From “Simple” to Serious Endurance

Over a year has passed, and you’ve reached the “simple” goal of Simple & Sinister (S&S). You are a man or woman, who did not just survive <16min of swings and get-ups with your 32kg, (or 24kg and 16kg) kettlebell, but thrived on it. You have some training options now. You can:

  • Go from simple to sinister
  • Get barbell strong
  • Get serious about your endurance

S&S provided your trout without asking you to weave your own net, but if you were paying attention while waiting for supper, you may have picked up on the process. Pavel is going to release a plan soon that maps out the first option: From Simple to Sinister. It will teach you how to fish — an “easy endurance” approach toward owning the beast (or the 32 and 24 for females).

There are many resources to get barbell strong, such as StrongFirst’s Barbell Course.

In this article, I will offer you a road map toward option three: serious endurance. It is based on the idea of improving your level of conditioning by using short but powerful bouts of work, coupled with sufficient recovery periods, for an extended overall duration.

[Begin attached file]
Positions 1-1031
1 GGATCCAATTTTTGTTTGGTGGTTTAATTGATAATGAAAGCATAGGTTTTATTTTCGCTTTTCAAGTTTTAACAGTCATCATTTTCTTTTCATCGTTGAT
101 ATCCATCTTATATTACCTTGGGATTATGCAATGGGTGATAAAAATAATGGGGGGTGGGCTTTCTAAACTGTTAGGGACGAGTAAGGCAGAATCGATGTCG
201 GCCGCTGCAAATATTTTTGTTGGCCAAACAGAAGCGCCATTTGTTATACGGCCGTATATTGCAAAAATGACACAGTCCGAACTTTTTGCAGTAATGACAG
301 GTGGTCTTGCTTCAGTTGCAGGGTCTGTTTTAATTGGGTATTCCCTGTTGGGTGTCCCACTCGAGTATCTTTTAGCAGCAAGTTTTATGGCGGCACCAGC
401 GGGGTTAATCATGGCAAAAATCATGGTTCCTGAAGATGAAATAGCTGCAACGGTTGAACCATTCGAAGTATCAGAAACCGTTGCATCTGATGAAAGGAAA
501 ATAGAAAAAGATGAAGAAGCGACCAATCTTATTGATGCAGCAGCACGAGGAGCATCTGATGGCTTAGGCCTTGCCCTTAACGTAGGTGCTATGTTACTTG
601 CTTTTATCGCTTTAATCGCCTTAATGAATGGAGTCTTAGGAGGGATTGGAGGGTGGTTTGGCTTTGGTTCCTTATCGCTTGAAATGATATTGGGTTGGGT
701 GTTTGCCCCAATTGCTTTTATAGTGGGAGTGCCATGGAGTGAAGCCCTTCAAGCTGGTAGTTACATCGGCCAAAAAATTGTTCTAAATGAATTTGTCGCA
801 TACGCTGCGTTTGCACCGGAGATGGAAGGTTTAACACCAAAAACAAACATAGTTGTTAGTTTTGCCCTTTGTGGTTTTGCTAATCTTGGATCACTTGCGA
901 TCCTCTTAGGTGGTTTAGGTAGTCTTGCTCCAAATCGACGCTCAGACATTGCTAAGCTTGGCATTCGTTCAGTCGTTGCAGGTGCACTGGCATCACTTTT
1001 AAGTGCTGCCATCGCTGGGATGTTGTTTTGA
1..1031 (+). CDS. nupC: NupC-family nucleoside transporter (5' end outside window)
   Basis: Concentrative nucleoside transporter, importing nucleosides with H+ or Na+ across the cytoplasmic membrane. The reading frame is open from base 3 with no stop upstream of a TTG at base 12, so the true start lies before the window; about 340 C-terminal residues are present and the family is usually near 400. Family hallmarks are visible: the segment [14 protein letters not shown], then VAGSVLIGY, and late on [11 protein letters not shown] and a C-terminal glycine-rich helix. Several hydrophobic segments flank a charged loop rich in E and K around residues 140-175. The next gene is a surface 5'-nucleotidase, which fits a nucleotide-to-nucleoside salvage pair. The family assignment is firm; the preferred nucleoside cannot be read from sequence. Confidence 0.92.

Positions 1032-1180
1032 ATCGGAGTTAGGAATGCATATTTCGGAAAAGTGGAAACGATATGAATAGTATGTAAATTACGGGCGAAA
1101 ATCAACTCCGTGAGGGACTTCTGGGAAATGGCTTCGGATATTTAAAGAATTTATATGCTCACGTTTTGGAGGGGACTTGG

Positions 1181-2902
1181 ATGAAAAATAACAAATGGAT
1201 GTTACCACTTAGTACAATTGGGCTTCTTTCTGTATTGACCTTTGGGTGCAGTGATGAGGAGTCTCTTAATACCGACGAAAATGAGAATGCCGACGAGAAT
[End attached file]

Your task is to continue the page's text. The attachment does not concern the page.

From Simple to Serious Endurance

Using Pavel’s easy-to-understand diagram (below), the idea is to target the small, supercharged fuel system to supply the gas for the actual swing sets, and to use the large, migratory fuel system to constantly “top off” the little tank between sets.

Simple to Serious Endurance ProgramIt has been suggested both by science and clinical observation (the latter from the perspective of health in later life), that it is a good idea to avoid overusing the medium fuel system during training, saving it for the actual competition. The glycolytic fuel system is the original cellular source of fuel for all life (single-celled creatures use it), and its output seems to be maintained with little-no training.